Reflections by Bob Heath
Rich Reflections 1, ED 654
Belshaw, D. (2014). The Essential Elements of Digital Literacies. Retrieved from <http://digitalliteraci.es>
Chapter one is a welcome, a context, and a roadmap of what is to follow. I am amused that Belshaw throws down the Lemony Snicket  warning, “If you keep reading then don’t say I didn’t warn you.” However, after skimming the book through I am not entirely certain he needs to be defensive. On the other hand, there may be subtle boast as well in this that we will be changed by what we read and think subsequently. In truth, his credentials, bio, and role as a thought leader are as reliable as they come mainly in such a fluid field/industry. I am also fascinated with the process of writing and revising in full public that Belshaw used while drafting this book.
I'm also quite interested in Doug's process of publication from beginning to end. As one who has been involved in various publishing ventures, I think it behooves writers to understand what the new and emerging publishing ecosystem looks like, something sadly missing from most of the formal educational ventures. It's amazing to me, for instance, that writers come out of high-powered MFA programs without any hint that publishing has changed in the last 20 (or even 50) years! --- Fncll (talk)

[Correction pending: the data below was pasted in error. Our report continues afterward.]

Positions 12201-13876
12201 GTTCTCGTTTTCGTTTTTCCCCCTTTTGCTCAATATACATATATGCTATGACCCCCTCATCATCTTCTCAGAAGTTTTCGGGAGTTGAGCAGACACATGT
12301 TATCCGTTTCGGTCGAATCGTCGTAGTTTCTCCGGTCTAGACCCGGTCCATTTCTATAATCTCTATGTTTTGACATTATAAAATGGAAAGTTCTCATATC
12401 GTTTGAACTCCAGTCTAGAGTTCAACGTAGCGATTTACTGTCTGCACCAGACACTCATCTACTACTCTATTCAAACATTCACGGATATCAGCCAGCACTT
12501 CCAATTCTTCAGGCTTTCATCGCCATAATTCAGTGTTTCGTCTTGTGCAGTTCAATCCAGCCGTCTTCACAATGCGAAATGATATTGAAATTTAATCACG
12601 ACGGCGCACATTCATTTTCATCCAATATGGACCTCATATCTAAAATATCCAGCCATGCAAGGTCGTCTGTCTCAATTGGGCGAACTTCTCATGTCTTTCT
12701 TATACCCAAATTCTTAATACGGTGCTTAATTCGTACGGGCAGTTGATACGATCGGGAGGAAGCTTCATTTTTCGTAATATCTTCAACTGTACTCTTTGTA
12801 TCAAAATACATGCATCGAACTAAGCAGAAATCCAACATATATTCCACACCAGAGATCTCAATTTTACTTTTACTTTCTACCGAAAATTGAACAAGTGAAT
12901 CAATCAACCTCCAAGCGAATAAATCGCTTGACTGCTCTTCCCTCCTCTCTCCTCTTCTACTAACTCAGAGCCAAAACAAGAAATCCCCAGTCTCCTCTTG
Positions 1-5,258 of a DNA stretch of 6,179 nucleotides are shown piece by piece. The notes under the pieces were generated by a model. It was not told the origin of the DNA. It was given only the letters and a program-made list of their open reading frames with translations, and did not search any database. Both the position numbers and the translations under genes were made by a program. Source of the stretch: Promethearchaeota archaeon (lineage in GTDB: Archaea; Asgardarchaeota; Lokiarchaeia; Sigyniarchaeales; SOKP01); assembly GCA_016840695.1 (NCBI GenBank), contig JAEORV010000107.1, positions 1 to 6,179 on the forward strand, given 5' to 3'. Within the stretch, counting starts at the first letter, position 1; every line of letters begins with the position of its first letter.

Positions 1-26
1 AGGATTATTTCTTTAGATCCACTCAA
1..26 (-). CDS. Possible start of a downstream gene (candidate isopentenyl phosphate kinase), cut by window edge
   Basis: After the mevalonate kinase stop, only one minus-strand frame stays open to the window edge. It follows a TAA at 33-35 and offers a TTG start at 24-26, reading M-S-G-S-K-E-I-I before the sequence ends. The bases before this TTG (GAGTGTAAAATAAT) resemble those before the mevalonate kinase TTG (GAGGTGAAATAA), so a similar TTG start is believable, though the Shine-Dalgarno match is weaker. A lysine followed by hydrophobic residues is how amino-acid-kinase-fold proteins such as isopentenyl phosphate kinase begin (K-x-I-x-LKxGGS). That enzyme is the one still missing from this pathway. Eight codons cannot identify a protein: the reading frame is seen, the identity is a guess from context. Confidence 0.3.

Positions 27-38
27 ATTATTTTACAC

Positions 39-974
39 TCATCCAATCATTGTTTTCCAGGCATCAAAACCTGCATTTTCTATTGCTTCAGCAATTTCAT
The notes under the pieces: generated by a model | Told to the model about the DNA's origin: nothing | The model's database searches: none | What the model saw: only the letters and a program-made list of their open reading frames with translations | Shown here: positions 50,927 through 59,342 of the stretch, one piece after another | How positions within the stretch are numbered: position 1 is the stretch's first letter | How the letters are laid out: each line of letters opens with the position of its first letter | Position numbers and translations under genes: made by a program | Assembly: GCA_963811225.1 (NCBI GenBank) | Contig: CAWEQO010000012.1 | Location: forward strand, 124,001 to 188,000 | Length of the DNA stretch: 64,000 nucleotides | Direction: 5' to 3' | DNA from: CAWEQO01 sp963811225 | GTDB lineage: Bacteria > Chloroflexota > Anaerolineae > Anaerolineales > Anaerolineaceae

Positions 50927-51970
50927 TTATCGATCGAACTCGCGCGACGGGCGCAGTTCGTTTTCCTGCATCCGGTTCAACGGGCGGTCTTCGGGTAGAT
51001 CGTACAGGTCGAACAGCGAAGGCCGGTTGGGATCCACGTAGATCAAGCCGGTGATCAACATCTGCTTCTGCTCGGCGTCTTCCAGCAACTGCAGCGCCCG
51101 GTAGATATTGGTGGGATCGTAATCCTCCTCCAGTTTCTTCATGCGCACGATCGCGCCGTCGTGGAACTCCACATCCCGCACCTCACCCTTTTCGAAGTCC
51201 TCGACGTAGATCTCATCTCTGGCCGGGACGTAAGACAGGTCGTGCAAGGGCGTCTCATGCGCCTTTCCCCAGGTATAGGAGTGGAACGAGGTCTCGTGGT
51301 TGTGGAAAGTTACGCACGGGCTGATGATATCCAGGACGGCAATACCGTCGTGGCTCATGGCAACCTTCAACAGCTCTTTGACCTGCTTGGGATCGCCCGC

A recurrent, but uncited, theme in the ONID program has been the misgiving around modifying “literacies” or “citizenship,” for example, with “digital.” Reading Belshaw’s book has provided the connection to this shared misgiving among my professors. Belshaw makes a two-part observation about the proliferation of literacies, “visual, garden, digital” and this use of the notion “zeugmas” in particular the functional exchange of efficiency for ambiguity that occurs when we coin terms like “digital literacy.”
What underlies all of this is that being literate is not only an ongoing process, but necessarily a social activity. We use tools for the purpose of communicating with one another. This requires both tool-knowledge and content-knowledge. Crucially both of these aspects of knowledge are in flux in the 21st century meaning that, “Tomorrow’s illiterate will not be the man who can’t read, he will be the man who has not learned to learn.”